Endocrinology Journal Article

Voclosporin Versus Tacrolimus on Insulin Release

November 02, 2020
 

Jelena Kolic, Leanne Beet, Peter Overby, Haoning Howard Cen, Evgeniy Panzhinskiy, Daren R Ure, Jennifer L Cross, Robert B Huizinga, James D Johnson
Endocrinology, Volume 161, Issue 11, November 2020, bqaa162
https://doi.org/10.1210/endocr/bqaa162

Abstract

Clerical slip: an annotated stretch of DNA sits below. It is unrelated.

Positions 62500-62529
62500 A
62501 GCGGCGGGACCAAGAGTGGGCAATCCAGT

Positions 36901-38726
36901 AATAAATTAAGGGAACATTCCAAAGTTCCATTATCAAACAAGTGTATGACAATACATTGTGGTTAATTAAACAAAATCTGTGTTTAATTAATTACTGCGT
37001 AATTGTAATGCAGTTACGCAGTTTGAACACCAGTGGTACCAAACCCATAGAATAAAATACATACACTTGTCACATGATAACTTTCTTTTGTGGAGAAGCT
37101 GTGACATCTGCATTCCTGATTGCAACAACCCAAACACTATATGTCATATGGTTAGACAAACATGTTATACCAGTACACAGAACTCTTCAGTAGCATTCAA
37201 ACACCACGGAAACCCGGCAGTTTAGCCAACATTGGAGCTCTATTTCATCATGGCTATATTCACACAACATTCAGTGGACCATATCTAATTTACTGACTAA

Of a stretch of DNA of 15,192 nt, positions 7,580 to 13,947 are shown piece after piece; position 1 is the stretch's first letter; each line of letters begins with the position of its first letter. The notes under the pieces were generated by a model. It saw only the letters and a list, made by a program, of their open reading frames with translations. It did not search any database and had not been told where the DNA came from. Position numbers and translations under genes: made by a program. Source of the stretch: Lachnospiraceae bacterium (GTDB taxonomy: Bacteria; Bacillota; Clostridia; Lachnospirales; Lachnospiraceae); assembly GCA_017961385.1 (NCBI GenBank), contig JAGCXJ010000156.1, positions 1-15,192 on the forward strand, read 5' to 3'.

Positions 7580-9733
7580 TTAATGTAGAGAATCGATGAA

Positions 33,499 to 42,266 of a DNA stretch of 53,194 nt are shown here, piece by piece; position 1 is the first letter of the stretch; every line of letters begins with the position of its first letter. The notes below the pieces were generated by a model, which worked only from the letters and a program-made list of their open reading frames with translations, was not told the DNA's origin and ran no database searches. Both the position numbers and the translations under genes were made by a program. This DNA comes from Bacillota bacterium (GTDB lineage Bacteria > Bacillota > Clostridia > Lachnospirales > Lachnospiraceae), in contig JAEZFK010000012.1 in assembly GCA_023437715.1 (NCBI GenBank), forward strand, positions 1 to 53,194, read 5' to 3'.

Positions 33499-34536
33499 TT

The incidence of new onset diabetes after transplant (NODAT) has increased over the past decade, likely due to calcineurin inhibitor–based immunosuppressants, including tacrolimus (TAC) and cyclosporin. Voclosporin (VCS), a next-generation calcineurin inhibitor, is reported to cause fewer incidences of NODAT but the reason is unclear. While calcineurin signaling plays important roles in pancreatic β-cell survival, proliferation, and function, its effects on human β-cells remain understudied. In particular, we do not understand why some calcineurin inhibitors have more profound effects on the incidence of NODAT. We compared the effects of TAC and VCS on the dynamics of insulin secretory function, programmed cell death rate, and the transcriptomic profile of human islets. We studied 2 clinically relevant doses of TAC (10 ng/mL, 30 ng/mL) and VCS (20 ng/mL, 60 ng/mL), meant to approximate the clinical trough and peak concentrations. TAC, but not VCS, caused a significant impairment of 15 mM glucose-stimulated and 30 mM KCl-stimulated insulin secretion. This points to molecular defects in the distal stages of exocytosis after voltage-gated Ca2+ entry. No significant effects on islet cell survival or total insulin content were identified. RNA sequencing showed that TAC significantly decreased the expression of 17 genes, including direct and indirect regulators of exocytosis (SYT16, TBC1D30, PCK1, SMOC1, SYT5, PDK4, and CREM), whereas VCS has less broad, and milder, effects on gene expression. Clinically relevant doses of TAC, but not VCS, directly inhibit insulin secretion from human islets, likely via transcriptional control of exocytosis machinery.

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